At the moment, there seems to be an enormous appetite in the west for entertainment and factual media which go right against a historically orthodox understanding of the Bible. So it is hard. But Christians who are right in the heart of the journalism world or the entertainment industry can give a different perspective and help their colleagues to question the assumptions that they’re working with.
It is so important that we pray for such people, and find ways to equip them to de distinctively Christian in what is often a hostile environment. I long for more talented Christians to see their work in missional terms and choose to go into the mainstream, rather than automatically trying to find a Christian organisation to work with.
Q. Is it somewhere in your future plans to help create a big cooperative network of Christian Communicators working in different fields and countries?
A. Absolutely! The Lausanne Media Engagement Network is already connecting people in media ministry with Christians in the mainstream media and with those who have expertise in media awareness. Christians in each of the three areas need to at least know about each other and pray for each other.
But if we’re really going to be effective, we need to develop partnerships which allow us to share our resources, gifts, ideas, best practice, and so on. A network which connects up all three strands, as we’re trying to do, will enable us to learn and grow and innovate in ways that wouldn’t have happened otherwise. It’s still a small network at the moment, but now that EngagingMedia.info is up and running, we’re growing quite fast.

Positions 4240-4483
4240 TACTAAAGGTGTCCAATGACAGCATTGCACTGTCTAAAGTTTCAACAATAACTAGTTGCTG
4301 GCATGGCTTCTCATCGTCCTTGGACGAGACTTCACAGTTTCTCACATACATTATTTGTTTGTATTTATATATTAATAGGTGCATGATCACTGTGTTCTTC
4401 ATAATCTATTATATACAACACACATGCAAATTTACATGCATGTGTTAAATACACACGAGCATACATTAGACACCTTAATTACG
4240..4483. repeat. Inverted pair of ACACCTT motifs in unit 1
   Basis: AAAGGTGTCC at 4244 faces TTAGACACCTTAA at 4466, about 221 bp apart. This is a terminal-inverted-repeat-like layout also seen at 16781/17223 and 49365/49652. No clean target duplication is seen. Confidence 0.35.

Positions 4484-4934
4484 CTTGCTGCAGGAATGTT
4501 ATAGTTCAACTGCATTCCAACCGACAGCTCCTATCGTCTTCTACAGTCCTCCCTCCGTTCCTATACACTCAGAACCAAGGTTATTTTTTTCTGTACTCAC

Q. Finally, do you think most Christians know what the Lausanne Movement is? How would you describe it briefly to someone who has not heard about it yet?
A. It’s a global missions movement which started with the first International Congress on World Evangelization, led by Billy Graham and John Stott, in Lausanne, Switzerland, in 1974.
There have been two more international congresses since then: in Manila in 1989 and in Cape Town in 2010. The influence on the evangelical church in general, and the mission world in particular, is enormous. Its aim is to ‘connect influencers and ideas for global mission, with a vision of the gospel for every person, an evangelical church for every people, Christ-like leaders for every church, and kingdom impact in every sphere of society.’ It’s an exciting vision to be part of.